You may recall a blog post that I wrote a year ago entitled “Why I don’t post arrest videos from my cases on the net.” It was about a downstate attorney who was facing disciplinary action for posting on youtube and facebook police videos that he had obtained in discovery in the course of representing a client. The attorney titled the videos “Cops and Task Force Planting Drugs – Part 1″ and “Cops and Task Force Planting Drugs – Part 2.”
I explained that the postings violated an Illinois Supreme Court Rule which requires that an attorney maintain exclusive control of all discovery obtained in felony matters. Rule 415(c), as well as a professional conduct rule that requires that attorneys refrain from doing anything that might pose a threat to the fairness of an impending matter. IL Rules of Professional Conduct 3.6(a).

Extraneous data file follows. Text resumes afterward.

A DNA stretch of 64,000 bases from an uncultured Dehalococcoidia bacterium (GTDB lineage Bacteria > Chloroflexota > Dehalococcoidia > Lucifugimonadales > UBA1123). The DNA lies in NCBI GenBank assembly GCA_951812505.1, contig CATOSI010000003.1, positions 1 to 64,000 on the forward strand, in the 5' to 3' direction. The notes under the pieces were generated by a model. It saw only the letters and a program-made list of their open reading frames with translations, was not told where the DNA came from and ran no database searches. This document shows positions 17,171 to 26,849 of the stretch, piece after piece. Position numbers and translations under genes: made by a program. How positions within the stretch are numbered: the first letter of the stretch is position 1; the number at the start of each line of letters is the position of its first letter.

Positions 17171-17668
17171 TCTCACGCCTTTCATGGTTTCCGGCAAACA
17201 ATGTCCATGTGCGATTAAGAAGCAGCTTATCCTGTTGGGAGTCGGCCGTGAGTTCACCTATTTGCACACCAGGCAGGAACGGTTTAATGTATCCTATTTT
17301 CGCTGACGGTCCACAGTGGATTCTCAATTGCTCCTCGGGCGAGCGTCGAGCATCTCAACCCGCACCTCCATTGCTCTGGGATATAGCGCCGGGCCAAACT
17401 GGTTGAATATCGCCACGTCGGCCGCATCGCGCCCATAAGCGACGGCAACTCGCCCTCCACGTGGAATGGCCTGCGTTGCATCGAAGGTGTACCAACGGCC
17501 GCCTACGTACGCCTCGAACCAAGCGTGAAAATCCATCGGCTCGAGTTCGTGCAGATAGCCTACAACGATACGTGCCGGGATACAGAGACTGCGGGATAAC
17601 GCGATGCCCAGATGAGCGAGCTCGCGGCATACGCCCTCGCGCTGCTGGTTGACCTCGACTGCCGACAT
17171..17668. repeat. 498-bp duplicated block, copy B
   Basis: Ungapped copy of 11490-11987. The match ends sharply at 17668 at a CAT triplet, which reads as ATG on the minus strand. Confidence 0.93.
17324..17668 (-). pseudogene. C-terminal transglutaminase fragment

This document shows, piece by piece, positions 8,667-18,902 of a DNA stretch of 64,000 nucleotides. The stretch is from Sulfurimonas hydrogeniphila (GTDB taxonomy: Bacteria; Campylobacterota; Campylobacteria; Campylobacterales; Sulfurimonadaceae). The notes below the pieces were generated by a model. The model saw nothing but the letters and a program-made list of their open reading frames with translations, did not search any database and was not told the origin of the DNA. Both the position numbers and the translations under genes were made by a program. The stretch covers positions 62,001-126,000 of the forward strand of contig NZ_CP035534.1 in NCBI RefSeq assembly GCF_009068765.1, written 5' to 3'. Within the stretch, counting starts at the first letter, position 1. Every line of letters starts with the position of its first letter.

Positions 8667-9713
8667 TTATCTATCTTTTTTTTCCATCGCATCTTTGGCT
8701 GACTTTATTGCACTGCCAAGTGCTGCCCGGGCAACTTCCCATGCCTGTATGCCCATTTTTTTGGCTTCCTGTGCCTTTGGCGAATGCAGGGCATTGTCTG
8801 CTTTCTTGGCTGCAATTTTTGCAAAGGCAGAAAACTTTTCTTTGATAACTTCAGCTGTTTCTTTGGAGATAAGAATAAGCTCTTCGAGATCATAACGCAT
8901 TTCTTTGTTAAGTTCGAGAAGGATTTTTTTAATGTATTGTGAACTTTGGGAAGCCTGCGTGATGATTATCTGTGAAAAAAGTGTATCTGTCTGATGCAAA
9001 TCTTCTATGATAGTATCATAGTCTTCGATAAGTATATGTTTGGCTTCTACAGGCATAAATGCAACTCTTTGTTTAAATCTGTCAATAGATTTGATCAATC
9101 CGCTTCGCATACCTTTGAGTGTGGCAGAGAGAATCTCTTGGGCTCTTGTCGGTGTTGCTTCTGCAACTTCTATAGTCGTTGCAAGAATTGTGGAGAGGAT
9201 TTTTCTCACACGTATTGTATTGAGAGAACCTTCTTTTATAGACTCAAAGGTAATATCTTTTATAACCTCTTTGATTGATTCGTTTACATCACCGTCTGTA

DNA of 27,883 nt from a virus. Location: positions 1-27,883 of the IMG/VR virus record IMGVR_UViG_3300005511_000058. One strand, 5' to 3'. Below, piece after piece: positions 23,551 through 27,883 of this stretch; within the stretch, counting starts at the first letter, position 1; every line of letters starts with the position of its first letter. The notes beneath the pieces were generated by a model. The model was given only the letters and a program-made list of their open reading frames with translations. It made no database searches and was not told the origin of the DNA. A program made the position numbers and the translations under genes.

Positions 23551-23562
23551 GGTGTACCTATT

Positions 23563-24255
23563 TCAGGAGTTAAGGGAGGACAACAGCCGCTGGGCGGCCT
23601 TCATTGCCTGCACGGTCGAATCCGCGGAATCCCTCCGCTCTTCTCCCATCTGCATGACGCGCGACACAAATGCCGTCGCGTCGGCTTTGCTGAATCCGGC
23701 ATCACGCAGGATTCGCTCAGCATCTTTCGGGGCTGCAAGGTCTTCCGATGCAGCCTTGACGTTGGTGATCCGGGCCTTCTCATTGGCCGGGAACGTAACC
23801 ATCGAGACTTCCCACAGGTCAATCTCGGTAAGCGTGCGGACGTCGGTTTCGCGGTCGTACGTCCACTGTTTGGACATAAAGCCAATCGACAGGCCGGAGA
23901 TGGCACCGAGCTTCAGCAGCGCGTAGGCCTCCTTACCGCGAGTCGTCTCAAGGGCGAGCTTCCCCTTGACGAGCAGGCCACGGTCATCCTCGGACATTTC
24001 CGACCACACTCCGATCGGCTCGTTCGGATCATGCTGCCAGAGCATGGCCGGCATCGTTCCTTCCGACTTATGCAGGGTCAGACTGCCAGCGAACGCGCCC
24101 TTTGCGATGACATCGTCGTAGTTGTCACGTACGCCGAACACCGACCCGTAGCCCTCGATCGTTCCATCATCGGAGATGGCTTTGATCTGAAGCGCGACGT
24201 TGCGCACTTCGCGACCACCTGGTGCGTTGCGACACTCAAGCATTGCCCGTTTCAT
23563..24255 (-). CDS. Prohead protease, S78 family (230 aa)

While I don’t like certain aspects of these rules (see my previous post for my reasoning), they are rules of conduct that are pretty clear-cut.
Today’s update is that the Illinois Appellate Court for the Fourth District upheld a trial court sanction against the attorney. The case is People v. Fulmer and Gilsdorf, 2013 IL App (4th) 120747. In the opinion, the court rejected the attorney’s claim that he had a First Amendment right to disseminate the information, as well as his claim that the Supreme Court Rule did not apply because the discovery was tendered before felony charges were formally approved.
According the Illinois Attorney Registration and Disciplinary Commission’s website, an ethics complaint against the attorney for his conduct is still pending.